Managing Hoof Abscesses

Options for dealing with this frequent and frustrating cause of equine lameness

Hoof abscesses are probably the most common cause of acute lameness in horses encountered by veterinarians and farriers.

A hoof abscess can be defined as a localized accumulation of purulent exudates located between the germinal and keratinized layers of the epithelium, most commonly subsolar or submural.

Much debate still abounds between the veterinary and farrier professions as to who should treat a hoof abscess and the best method in which to resolve the abscess.

Remember the origin of the organisms that are responsible for a hoof abscess gain entry through the hoof capsule (epidermis) into the inner subsolar /submural tissue (dermis) where the organisms initiate an abscess. Foreign matter (such as gravel, dirt, sand and manure, coupled with infectious agents such as bacteria or fungal elements) generally gains entry into the hoof in one of three ways:

  1. Through a break or fissure in the sole-wall junction (white line).
  2. A misplaced nail or a puncture wound somewhere in the solar surface of the foot.
  3. By way of a full thickness hoof wall crack or multiple old nail holes.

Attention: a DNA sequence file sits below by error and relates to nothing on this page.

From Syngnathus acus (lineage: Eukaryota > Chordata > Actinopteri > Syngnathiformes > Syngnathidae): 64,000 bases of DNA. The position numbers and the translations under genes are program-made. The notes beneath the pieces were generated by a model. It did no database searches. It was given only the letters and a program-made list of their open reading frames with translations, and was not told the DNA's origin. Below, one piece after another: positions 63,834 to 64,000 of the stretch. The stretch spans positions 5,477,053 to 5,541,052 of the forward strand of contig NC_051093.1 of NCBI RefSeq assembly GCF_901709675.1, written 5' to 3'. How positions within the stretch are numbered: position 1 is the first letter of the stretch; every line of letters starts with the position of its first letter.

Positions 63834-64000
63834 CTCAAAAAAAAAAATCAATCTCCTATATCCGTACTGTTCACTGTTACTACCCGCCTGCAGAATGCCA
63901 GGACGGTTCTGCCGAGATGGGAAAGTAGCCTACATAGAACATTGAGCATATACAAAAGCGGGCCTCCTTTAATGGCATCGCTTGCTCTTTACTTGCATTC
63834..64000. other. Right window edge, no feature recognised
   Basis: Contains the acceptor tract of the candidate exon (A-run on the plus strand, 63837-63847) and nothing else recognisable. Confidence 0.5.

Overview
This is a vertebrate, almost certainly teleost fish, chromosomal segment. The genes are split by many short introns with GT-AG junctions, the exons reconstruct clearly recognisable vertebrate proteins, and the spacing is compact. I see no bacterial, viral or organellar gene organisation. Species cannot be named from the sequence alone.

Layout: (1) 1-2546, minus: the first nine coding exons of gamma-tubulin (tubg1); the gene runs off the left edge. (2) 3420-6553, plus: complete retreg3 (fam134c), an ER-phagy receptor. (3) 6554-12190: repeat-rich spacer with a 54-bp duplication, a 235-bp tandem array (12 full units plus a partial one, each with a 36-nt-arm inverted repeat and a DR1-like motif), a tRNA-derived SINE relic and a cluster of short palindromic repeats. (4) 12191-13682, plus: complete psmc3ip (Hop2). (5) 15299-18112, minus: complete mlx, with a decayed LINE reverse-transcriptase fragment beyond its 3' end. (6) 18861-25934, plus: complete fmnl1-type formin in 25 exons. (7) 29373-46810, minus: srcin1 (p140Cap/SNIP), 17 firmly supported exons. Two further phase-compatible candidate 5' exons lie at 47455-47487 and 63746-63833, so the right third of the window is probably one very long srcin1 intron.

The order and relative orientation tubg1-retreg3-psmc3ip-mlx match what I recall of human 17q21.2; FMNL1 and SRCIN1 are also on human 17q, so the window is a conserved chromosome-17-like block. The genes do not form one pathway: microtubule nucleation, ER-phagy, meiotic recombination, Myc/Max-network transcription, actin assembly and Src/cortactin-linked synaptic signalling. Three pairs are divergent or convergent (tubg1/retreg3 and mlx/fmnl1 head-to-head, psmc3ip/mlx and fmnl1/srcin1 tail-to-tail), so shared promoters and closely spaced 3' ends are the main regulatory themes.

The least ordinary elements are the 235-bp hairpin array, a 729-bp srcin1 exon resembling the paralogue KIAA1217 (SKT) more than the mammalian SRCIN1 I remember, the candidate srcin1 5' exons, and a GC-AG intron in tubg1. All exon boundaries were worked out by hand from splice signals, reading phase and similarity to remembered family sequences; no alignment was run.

Formation Of An Abscess

It may be easier for us to understand how to treat an abscess if we briefly look at the mechanism by which an abscess forms.

Foreign debris will gain entry and accumulate in a small separation or fissure located in the sole-wall junction anywhere around the perimeter of the foot, including the inner surface of the bars adjacent to the sole (Figure 1).


FIGURE 1. Abscesses form when…

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Stephen O’Grady

Dr. Steve O’Grady is a veterinarian and a farrier. He operates Virginia Therapeutic Farriery in Keswick, Va., which is a referral practice devoted to equine podiatry and therapeutic farriery You can read informative papers by him at He is a member of the International Equine Veterinarians Hall Of Fame and the American Farriers Journal Editorial Advisory Board.

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